This week Education Next published “Learning in the Digital Age: Better Apps are Coming,” an article by Marie Bjerede about the state of educational apps today — which kinds of apps are actually useful, which are fun, and what kinds of new and improved learning apps we should expect to see in the future.
We also published this week, on our blog, “Digital Learning via Puzzles, Games and Simulations,” also by Marie, about less structured kinds of digital learning for kids.
We’re taking this opportunity to put together a list of some favorite educational apps recommended by people who are tech experts, policy wonks, parents, or all three. Feel free to suggest apps in the comments section below.
Here’s what some Ed Next writers pick as their favorite learning apps.
Wuzzit Trouble: I love Wuzzit Trouble because it is a real game. The game is based on integer partition, and the gamer needs to turn various gears in order to find the combination that lets the poor Wuzzit out of jail. The combination is found by figuring out which combination of integers will rotate the main gear to a set of keys the Wuzzit needs to escape. It sounds simple enough, and at first it is – so simple the game doesn’t even come with instructions. But the challenges quickly become delightfully wicked. The best part? Whether through brute force or mathematical cunning, if you solved the puzzle you did real math – there is no recourse to memorization or rote procedures as with so many so-called math games.
Find Wuzzit Trouble on iTunes and Google Play.
DIY – Get skills. Be Awesome. This app leads young people into the wonderful opportunities of the Maker Movement. What I love here is how there are lots and lots of points of entry depending on your interests and lots and lots of opportunity to learn great stuff as you develop new skills. Most importantly, it is a social platform for sharing cool stuff you’ve done but also for creating a culture and community of building, making, and doing with an ethic of helping and sharing.
Find DIY – Get skills. Be Awesome on iTunes
Heartmath: This app works through bio-feedback at the meta-level, providing many of the known benefits of meditation such as stress reduction and increased clarity of thinking. Our family find we are better at learning and enjoying life when we take 10-20 minutes a day to practice with this app.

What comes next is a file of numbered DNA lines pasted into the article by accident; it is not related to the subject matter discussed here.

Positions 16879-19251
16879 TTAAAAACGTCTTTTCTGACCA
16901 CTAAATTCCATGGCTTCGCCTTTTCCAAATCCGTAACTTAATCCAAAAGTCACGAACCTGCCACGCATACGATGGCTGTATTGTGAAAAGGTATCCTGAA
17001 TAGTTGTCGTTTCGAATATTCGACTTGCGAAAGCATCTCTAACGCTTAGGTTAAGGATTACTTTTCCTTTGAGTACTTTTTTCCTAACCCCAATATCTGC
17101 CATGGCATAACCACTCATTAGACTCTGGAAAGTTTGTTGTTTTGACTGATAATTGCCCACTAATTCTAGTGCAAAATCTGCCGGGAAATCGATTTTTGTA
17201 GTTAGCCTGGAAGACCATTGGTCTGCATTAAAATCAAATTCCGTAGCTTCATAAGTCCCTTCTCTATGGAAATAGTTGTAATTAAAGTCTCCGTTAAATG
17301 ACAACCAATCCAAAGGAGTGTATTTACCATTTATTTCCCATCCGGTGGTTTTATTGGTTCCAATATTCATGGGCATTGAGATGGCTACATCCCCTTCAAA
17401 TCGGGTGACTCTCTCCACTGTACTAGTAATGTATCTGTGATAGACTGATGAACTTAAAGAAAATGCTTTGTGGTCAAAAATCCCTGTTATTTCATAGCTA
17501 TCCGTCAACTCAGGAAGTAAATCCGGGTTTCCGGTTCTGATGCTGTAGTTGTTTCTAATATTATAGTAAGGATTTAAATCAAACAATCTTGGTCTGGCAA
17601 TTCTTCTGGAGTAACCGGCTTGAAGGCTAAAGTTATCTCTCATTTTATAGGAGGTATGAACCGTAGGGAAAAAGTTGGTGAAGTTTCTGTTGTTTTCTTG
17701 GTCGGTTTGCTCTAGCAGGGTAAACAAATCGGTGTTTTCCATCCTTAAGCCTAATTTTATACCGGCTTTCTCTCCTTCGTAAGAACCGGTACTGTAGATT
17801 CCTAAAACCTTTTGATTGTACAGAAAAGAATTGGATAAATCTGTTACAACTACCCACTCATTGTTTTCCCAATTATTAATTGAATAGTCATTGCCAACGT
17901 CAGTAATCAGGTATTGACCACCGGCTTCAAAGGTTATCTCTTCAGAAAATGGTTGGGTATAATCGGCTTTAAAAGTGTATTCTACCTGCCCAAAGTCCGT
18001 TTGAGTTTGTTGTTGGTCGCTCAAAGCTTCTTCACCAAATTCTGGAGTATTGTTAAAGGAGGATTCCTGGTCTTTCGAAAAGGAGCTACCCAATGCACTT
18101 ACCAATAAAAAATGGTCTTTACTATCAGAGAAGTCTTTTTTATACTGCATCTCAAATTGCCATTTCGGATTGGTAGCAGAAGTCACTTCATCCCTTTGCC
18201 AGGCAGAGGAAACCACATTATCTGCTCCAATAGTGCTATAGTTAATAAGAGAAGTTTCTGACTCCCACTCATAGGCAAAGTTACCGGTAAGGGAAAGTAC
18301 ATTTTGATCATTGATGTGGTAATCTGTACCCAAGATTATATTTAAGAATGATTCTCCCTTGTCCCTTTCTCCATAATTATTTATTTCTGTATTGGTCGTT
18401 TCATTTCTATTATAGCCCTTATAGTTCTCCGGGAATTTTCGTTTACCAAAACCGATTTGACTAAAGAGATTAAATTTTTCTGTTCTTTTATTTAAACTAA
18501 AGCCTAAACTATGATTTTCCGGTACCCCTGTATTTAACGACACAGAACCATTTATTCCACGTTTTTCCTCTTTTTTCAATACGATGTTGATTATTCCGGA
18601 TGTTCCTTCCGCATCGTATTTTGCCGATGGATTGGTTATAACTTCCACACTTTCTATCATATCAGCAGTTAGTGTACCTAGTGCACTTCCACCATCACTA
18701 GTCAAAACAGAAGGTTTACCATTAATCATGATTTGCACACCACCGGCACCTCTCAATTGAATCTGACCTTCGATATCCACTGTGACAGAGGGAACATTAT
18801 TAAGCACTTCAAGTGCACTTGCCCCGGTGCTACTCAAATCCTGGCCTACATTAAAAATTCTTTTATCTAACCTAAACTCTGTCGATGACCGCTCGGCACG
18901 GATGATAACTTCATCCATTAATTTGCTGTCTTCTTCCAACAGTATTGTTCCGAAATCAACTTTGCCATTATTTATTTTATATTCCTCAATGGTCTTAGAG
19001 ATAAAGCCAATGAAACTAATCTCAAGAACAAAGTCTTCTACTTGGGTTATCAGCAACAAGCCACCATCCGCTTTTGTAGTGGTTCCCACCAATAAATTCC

Find Heartmath on iTunes
Marie Bjerede is founder of e-Mergents, LLC, which advises schools, start-ups, and technology leaders on enabling and scaling teaching with technology.
Barefoot World Atlas: Our children like apps that are open ended and allow for exploration. I like how this app makes our planet seem expansive and small at the same time.
Find Barefoot World Atlas on iTunes
MarcoPolo Ocean: This one is as popular for my ten year old as for the two year old. The older kids love learning about and designing underwater habitats, particularly by diving down into the Abyssal zone, and the younger just appreciate playing with the fish.
Find MarcoPolo Ocean on iTunes
Pandora: This is a must-have app for anyone who spends as much time driving the carpool as I do. I plug my phone into the minivan and blast music mostly from Broadway musicals, which are great for sparking conversations about the stories behind them.
Find Pandora on iTunes or Google Play
Minecraft Pocket Edition: Although it’s addictive and has to be kept in check, Minecraft is the ultimate open-ended building app. It’s a disruptive innovation that puts creative tools in children’s hands when LEGO bricks are not available.
Find Minecraft Pocket Edition on iTunes or Google Play
Heather Staker is a Senior Research Fellow on education at the Clayton Christensen Institute.
Lightbot: A programming puzzle game that introduces children to key coding concepts. Lightbot does a good job at smoothly increasing the complexity so kids experience success and stay motivated. I love watching my kids learn to debug their programs – great problem solving skills!
Find Lightbot on iTunes or Google Play
Monster Physics: Creative game that let’s kids build their own machines and see them in action. Fun introduction to simple machines and basic physics.
Find Monster Physics on iTunes
Evernote: This is an unconventional pick but my children are learning to be writers and they love writing, storing and sharing their work in the Evernote app.
Find Evernote on iTunes or Google Play
DIY Get Skills. Be Awesome: It’s a 21st century library for projects. My kids love creating and making thing – DIY is their “go-to” place for inspiration.
Find DIY on iTunes
Alex Hernandez is a partner and leads the “next-generation” learning investments at the Charter School Growth Fund.
Writing Wizard: Find it on iTunes
Endless Reader: Find it on iTunes
Endless Alphabet: Find it on iTunes and Google Play
Dinosaur Train A to Z: Find it on iTunes
Don’t Let the Pigeon Run this App! Find it on iTunes
Mother Goose on the Loose: Find it on iTunes
Andy Smarick is a Partner in Bellwether Education Partners’s Policy and Thought Leadership practice.
More recommendations to come! Tell us about your favorite learning apps in the comment section below.
Last updated June 24, 2014